Margia is pretty sure that home is not Nicaragua. “My family there asked if I would ever move there and I don’t think so. I don’t know. I’d love to do something for the country, but I don’t miss growing up there – I know how hard it is.” She’s visited Nicaragua several times in the past and she doesn’t feel Nicaraguan at all. “It’s obvious that I’m sort of this foreigner,” she says. “I go back to my country and they say, ‘you don’t speak like a Spanish person, you don’t walk like a Nicaraguan.’ The strangest part is that you don’t belong anywhere, I don’t know where home is, and growing up in Miami too just adds another layer of insanity because there are so many different nationalities. I see some of my American friends, who are so proud, and they have their flags and this whole lineage of people serving their country, but for me there is no pride. I find myself wishing I had it, and that I was fully accepted here.”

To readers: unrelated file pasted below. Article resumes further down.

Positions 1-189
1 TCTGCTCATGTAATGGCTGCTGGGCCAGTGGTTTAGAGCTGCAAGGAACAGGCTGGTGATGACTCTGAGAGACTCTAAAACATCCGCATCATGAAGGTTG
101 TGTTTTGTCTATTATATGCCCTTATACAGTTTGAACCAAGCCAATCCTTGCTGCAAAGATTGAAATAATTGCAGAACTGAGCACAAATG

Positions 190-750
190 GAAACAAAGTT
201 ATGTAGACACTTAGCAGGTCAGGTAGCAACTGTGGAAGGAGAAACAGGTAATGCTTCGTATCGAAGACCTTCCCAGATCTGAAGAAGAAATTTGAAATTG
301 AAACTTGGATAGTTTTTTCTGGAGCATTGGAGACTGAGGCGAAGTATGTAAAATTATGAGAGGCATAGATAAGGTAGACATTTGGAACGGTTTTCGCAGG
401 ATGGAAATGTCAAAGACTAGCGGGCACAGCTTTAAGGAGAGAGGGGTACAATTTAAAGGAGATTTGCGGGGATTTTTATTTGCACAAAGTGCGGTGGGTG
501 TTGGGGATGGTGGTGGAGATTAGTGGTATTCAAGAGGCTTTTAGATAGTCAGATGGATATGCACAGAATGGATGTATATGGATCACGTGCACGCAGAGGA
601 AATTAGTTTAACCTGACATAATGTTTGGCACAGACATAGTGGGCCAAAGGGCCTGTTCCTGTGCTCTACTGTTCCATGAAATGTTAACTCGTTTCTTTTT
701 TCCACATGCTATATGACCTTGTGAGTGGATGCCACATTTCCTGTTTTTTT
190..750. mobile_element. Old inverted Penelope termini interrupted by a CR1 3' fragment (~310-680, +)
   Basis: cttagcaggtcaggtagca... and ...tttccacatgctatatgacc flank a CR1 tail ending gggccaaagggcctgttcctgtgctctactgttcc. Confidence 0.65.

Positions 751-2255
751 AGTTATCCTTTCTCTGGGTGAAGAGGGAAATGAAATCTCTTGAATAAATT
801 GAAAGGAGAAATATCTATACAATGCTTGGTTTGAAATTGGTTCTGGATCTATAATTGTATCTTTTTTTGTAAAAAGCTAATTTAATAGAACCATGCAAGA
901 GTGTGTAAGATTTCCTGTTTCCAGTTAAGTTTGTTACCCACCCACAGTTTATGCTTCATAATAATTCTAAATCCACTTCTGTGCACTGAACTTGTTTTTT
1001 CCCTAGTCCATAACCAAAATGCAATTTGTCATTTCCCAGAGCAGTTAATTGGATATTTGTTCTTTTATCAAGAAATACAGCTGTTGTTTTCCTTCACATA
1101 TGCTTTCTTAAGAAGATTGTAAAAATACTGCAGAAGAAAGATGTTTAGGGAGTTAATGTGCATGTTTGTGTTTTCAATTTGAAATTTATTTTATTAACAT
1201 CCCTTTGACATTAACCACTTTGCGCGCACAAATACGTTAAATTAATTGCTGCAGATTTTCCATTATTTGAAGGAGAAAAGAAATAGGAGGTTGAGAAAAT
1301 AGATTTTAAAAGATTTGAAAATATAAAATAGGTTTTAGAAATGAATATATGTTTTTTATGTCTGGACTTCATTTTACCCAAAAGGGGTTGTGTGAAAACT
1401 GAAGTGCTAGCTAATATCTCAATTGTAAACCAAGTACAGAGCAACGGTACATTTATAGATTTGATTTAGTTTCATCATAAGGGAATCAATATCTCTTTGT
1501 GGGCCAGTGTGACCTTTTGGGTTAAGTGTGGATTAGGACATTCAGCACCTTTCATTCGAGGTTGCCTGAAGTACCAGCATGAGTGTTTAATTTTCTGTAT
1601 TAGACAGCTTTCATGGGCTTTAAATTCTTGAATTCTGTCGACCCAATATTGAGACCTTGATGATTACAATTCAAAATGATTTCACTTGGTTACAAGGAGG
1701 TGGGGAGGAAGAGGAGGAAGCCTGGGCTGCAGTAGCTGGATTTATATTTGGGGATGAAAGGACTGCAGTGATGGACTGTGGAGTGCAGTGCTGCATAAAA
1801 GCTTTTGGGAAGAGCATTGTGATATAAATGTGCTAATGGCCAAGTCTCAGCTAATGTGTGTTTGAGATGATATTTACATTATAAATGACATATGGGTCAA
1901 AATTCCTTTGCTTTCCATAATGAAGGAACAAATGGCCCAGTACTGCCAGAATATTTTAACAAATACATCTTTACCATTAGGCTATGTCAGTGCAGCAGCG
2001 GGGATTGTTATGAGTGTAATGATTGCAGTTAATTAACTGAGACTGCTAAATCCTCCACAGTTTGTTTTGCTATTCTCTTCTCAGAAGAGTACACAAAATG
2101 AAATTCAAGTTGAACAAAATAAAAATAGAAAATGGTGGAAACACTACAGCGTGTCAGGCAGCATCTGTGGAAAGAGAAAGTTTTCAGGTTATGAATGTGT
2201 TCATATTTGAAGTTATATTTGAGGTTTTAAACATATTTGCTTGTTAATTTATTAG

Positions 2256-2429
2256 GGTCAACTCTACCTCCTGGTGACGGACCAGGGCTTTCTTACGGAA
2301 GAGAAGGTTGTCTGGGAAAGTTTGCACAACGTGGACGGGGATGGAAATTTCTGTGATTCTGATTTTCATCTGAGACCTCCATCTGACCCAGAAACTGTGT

Margia’s extended family is scattered all over the world now – Canada, Australia, Oregon, California, Mexico, Costa Rica, Miami. “What is our family?” she wonders. “Who are we?”

Outside In: Neil Ferguson


While he was teaching English in Japan, fully intending to return to his native Scotland at some point, Neil Ferguson met an American who was teaching there too. She then returned to America and, having fallen in love with her, Neil decided to come to the States and ask her to marry him. He’s now been here almost 14 years.

The best part of being here for Neil has been his wife and kids. That, and meeting new people, experiencing “fantastic” cities like New Orleans, New York, and Philadelphia. At the moment, Baltimore is home for him but, as he says, “Who knows?” And he adds, “It’s wherever my immediate family are, but in an ideal world it would be Scotland.”

Being in the States has made Neil realize just how much he took Scotland for granted. He misses sarcasm as competitive sport … decent public transport … long summer evenings where it doesn’t get dark until midnight … British spring and autumn. And he misses the arts in general, “which seem to be in a far healthier state than here,” he says. When he first came to the States, he was a full time arts journalist. Then, print media began a steady decline, and he’s back to freelancing and working at the Ivy Bookshop.